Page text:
Ernst Reijseger Two Cello Concerts
Double Live presents two cello concerts, composed and performed thirteen years apart.
The first concert (1997) is a meeting between Graewe’s composing and Reijseger’s instant composing and structural design of the piece. We hear contemporary symphony orchestra idiom and adventurous orchestral soundscapes.
The excellent hall and acoustics of the Concertgebouw are fully explored. Bells sound as conductor and soloist descend the stairs. Graewe’s intense first 37 solo cello bars launch Reijseger as soloist into zero gravity. From here onwards Reijseger is in charge of his solo cello part and improvises until the end. He steps in as instant composer, giving assignments by directing the orchestral players, as a sidekick to conductor Vincent de Kort. Reijseger’s spontaneous assignments create a playful contrast with Graewe’s orchestral passages that are carefully written out.
Reijseger and Graewe make the orchestra cover a wide range of sounds. Musicians whistle in unison, acoustically creating an out of phase effect. Percussionists drive nails into wood, give a high five holding one cymbal each and bounce tennis balls off the skins of their timpani and bass drum. Wind and string players play fast phrases that are purposely impossible to play together, resembling a flock of starlings.
All these sounds are embedded in Graewe’s serial orchestral sections, upon which Reijseger’s one-of-a-kind cello vocabulary thrives.
Reijseger is not bound to his soloist chair. He walks around whilst playing, appointing small ensembles in the orchestra, ending up playing electric cello with the percussionists in double forte. The element of surprise is palpable: a merry-meeting between a youthful eighty-headed symphony orchestra, a brave conductor and a cello explorer.
A happy memory of Anner Bijlsma, Reijseger’s cello teacher and befriended mentor, who listened from the balcony and frequently referred to this concert. Reijseger dedicates this concert to him.
The second concert (2010) introduces the depth of a 5-string cello, providing an extra low F-string. The wind ensemble and soloist rely on each other’s support as they perform this concert without a conductor.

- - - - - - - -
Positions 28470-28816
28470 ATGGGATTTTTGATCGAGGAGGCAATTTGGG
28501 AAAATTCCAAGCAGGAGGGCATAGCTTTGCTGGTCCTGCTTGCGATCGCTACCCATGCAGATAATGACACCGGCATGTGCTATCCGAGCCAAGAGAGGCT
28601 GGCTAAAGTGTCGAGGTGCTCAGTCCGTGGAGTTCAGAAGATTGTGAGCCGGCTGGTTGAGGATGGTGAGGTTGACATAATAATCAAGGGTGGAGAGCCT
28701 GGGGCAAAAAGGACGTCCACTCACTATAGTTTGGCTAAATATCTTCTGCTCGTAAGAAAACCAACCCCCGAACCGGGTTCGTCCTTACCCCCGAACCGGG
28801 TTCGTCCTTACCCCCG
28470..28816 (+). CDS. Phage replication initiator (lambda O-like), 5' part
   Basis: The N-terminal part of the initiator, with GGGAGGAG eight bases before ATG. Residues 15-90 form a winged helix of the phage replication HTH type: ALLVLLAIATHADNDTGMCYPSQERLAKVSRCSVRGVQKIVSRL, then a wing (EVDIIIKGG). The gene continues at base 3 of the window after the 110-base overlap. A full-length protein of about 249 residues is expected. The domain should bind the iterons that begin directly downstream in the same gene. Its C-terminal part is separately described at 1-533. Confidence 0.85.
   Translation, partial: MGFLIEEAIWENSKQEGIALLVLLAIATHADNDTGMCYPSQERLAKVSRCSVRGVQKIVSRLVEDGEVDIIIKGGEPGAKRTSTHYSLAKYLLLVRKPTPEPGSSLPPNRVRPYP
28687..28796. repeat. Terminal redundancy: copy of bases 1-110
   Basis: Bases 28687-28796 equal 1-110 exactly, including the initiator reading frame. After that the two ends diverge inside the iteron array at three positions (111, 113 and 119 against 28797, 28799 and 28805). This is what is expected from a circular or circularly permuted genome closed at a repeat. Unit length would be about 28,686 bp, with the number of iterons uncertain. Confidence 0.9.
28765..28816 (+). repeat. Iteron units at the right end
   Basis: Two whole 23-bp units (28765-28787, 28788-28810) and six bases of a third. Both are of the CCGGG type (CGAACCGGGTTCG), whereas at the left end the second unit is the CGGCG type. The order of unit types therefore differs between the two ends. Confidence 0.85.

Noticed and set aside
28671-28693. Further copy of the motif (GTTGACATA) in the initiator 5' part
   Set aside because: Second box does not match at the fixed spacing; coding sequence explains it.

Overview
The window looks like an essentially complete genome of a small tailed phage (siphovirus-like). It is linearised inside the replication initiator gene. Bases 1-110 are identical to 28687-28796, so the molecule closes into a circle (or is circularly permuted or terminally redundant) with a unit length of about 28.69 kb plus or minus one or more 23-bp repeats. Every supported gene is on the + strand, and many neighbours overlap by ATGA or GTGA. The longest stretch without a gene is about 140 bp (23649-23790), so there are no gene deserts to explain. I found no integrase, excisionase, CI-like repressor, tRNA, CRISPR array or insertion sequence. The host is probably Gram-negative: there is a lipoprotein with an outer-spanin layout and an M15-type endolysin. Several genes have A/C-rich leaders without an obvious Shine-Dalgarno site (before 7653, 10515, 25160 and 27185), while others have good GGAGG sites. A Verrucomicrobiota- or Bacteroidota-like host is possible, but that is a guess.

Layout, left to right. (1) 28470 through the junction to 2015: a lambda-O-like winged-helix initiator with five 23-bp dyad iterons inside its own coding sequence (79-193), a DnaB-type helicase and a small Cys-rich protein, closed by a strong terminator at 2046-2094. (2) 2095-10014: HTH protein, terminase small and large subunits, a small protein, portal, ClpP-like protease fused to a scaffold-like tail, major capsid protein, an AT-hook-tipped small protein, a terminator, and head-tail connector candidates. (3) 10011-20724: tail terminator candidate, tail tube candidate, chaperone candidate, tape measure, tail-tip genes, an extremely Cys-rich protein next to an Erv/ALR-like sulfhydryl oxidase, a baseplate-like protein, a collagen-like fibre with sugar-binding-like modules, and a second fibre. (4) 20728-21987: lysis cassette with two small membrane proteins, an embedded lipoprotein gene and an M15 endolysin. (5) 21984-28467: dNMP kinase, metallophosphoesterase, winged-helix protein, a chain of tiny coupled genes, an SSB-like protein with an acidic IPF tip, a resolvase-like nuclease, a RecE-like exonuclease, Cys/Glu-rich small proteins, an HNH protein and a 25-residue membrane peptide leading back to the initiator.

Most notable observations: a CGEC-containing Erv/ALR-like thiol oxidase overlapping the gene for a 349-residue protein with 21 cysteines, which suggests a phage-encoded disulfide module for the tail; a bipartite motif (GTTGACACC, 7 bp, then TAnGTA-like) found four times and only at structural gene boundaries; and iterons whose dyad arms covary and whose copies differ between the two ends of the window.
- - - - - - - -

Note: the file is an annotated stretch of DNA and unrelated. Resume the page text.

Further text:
Reijseger starts off on his own. At the back of the stage of the modern Muziekgebouw aan ’t IJ, a subtle light shines through vertical wooden strips. One by one, the ensemble gathers on stage. We hear the Netherlands Wind Ensemble braiding a fugue. The music of the full ensemble builds in density before calming down for Reijseger to play his first solo. Reijseger uses broad phrases, elaborating and storytelling without the urge to make unnecessary statements.
In the second movement, Down Deep, Reijseger plays percussion and pizzicato only, featuring his bass string. We hear his love of cross rhythms, creating surround effects and inducing a state of trance that makes you move. The renowned contemporary wind ensemble transforms into a big band.
Child’s Footprint, the third movement, is Reijseger’s orchestral version of a piece for cello and organ from the film score of Cave of Forgotten Dreams (Werner Herzog).
Unusually slow for a final movement, it brings the music back to an emotional level, creating a lasting imprint, but disappearing without a trace. Just like the 26,000 year old footprint of a child, found in the soil of the Chauvet-Pont d’Arc Cave in the French Ardèche.
© Spring Music 2021